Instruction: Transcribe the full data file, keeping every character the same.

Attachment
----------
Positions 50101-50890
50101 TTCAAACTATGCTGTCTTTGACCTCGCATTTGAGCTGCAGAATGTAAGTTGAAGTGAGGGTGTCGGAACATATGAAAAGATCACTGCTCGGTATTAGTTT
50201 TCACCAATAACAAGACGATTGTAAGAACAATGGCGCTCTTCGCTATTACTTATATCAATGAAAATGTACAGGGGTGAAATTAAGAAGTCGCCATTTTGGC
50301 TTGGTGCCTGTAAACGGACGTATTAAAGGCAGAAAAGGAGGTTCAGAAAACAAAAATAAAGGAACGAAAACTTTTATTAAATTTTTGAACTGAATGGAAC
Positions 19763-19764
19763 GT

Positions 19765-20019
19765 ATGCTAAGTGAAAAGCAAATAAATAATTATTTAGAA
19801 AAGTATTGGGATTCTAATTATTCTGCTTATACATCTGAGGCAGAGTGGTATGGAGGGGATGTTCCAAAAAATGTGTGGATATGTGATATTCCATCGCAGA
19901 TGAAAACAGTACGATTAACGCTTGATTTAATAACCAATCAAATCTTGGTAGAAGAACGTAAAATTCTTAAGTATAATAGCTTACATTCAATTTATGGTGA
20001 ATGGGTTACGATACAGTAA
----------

Positions 50101-50890
50101 TTCAAACTATGCTGTCTTTGACCTCGCATTTGAGCTGCAGAATGTAAGTTGAAGTGAGGGTGTCGGAACATATGAAAAGATCACTGCTCGGTATTAGTTT
50201 TCACCAATAACAAGACGATTGTAAGAACAATGGCGCTCTTCGCTATTACTTATATCAATGAAAATGTACAGGGGTGAAATTAAGAAGTCGCCATTTTGGC
50301 TTGGTGCCTGTAAACGGACGTATTAAAGGCAGAAAAGGAGGTTCAGAAAACAAAAATAAAGGAACGAAAACTTTTATTAAATTTTTGAACTGAATGGAAC
Positions 19763-19764
19763 GT

Positions 19765-20019
19765 ATGCTAAGTGAAAAGCAAATAAATAATTATTTAGAA
19801 AAGTATTGGGATTCTAATTATTCTGCTTATACATCTGAGGCAGAGTGGTATGGAGGGGATGTTCCAAAAAATGTGTGGATATGTGATATTCCATCGCAGA
19901 TGAAAACAGTACGATTAACGCTTGATTTAATAACCAATCAAATCTTGGTAGAAGAACGTAAAATTCTTAAGTATAATAGCTTACATTCAATTTATGGTGA
20001 ATGGGTTACGATACAGTAA